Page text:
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Finally some flowers! The oxblood lilies (Rhodophiala bifida) are first-time bloomers for me. These are a South American species brought to Texas by German immigrants in the 19th century, and have naturalized in may parts of the state. When I finally have a yard, I’m putting them in.

Orbea ‘Fiesta’ and ‘Arabian Princess’ round out today. I have more stapelia buds forming, and even some cacti. Everything is so much happier when it stops being a billion degrees every day.

I saw a house with a fruiting papaya in the front yard the other day, which is pretty impressive for this area. I mean, we did have a very mild winter and who knows what kind of microclimate they have, but it makes me want to try it now. Maybe there’s hope for all these tropical tree seedlings I have after all :O

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Now, where’s the best place in the world to discover an entirely new species? 

Basically, your own garden. You may say, “Ah ha, there won’t be anything in my garden that hasn’t been discovered.” You would be amazed. In 1971, Jennifer Owen, a biologist, did a very long-term study of her ordinary garden in a suburban house in Leicester. She discovered 533 species of ichneumon wasp, just that family of parasitic wasp. Fifteen of these had never been recorded in Britain; four of them were completely new to science. In a suburban garden. So, in your garden, if you have a garden, there will be things.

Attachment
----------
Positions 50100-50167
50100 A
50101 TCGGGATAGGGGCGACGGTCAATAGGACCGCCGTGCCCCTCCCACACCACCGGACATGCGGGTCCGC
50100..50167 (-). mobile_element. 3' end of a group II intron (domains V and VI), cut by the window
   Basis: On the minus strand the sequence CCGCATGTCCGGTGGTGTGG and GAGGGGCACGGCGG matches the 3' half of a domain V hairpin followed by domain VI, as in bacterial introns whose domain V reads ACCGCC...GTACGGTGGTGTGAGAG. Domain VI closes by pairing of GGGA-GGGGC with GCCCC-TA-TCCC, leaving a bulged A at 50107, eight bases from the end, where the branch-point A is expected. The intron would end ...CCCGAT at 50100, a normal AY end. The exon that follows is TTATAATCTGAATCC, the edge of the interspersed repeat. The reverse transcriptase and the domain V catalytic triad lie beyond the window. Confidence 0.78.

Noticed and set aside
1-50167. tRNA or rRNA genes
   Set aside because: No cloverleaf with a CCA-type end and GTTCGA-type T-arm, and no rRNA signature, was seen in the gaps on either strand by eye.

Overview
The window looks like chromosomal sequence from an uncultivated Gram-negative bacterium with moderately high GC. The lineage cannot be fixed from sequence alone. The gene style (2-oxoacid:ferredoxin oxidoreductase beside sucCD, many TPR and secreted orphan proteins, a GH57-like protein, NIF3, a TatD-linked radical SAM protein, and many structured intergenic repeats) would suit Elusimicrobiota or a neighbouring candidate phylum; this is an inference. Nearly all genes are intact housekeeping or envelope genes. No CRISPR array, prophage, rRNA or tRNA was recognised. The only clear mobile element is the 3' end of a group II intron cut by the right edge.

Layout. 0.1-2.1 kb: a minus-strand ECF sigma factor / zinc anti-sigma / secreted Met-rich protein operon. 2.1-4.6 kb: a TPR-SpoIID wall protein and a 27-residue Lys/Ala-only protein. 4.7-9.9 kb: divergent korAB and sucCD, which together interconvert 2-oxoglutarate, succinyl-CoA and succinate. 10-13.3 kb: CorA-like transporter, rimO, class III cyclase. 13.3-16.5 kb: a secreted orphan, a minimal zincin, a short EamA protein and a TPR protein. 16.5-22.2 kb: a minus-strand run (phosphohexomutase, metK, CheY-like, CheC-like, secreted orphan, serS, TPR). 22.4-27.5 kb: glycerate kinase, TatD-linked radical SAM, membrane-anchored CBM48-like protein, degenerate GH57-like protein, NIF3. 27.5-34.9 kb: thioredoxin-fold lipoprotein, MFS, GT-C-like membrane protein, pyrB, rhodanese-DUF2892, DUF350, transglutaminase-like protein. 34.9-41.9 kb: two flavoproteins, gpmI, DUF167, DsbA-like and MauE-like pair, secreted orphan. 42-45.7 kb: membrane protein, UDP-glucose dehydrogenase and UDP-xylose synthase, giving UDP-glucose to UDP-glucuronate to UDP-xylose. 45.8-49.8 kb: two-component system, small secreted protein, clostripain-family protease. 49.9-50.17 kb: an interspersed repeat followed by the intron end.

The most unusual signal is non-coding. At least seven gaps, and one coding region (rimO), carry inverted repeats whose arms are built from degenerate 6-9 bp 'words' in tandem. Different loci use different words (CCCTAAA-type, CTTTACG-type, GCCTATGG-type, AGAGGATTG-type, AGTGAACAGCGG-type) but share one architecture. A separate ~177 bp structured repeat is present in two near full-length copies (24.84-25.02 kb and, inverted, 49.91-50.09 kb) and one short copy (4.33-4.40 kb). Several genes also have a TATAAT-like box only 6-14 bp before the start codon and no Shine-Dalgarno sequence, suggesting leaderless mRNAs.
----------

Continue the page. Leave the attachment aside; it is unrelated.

Gilbert White, the naturalist, said that nature is so full and so varied that if you want to find the place with the most variety, it’s the place you most study. It almost doesn’t matter: Just take a piece of land and look at it hard enough.

- Stephen Fry, QI, G-series, Episode 1 “Gardens”


The above moment from QI has stuck with me for years: I think of it almost every time I am outside.

Accordingly, here are some of the bees I’ve observed in my garden. I’ve identified a few, but not with much confidence. I am hoping to get a proper book that goes into more depth about the 250+ species here in Denmark.